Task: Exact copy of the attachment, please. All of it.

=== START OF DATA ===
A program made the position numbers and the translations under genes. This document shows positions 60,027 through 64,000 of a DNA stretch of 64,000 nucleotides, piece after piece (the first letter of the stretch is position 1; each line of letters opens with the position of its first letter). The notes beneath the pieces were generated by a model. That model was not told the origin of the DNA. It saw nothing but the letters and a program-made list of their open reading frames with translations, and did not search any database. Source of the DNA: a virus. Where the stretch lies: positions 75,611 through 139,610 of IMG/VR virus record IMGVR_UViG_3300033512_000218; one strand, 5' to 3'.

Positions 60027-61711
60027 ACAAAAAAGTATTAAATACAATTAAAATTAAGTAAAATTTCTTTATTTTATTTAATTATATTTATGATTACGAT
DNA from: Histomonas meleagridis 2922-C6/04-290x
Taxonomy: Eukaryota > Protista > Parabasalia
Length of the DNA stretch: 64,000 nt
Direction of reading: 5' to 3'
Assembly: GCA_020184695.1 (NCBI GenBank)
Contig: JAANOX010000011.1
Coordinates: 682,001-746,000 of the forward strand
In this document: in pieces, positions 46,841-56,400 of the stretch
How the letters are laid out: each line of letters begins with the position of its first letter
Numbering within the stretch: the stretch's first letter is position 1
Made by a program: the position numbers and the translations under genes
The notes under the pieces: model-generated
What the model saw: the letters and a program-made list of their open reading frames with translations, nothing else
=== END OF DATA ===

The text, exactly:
A program made the position numbers and the translations under genes. This document shows positions 60,027 through 64,000 of a DNA stretch of 64,000 nucleotides, piece after piece (the first letter of the stretch is position 1; each line of letters opens with the position of its first letter). The notes beneath the pieces were generated by a model. That model was not told the origin of the DNA. It saw nothing but the letters and a program-made list of their open reading frames with translations, and did not search any database. Source of the DNA: a virus. Where the stretch lies: positions 75,611 through 139,610 of IMG/VR virus record IMGVR_UViG_3300033512_000218; one strand, 5' to 3'.

Positions 60027-61711
60027 ACAAAAAAGTATTAAATACAATTAAAATTAAGTAAAATTTCTTTATTTTATTTAATTATATTTATGATTACGAT
DNA from: Histomonas meleagridis 2922-C6/04-290x
Taxonomy: Eukaryota > Protista > Parabasalia
Length of the DNA stretch: 64,000 nt
Direction of reading: 5' to 3'
Assembly: GCA_020184695.1 (NCBI GenBank)
Contig: JAANOX010000011.1
Coordinates: 682,001-746,000 of the forward strand
In this document: in pieces, positions 46,841-56,400 of the stretch
How the letters are laid out: each line of letters begins with the position of its first letter
Numbering within the stretch: the stretch's first letter is position 1
Made by a program: the position numbers and the translations under genes
The notes under the pieces: model-generated
What the model saw: the letters and a program-made list of their open reading frames with translations, nothing else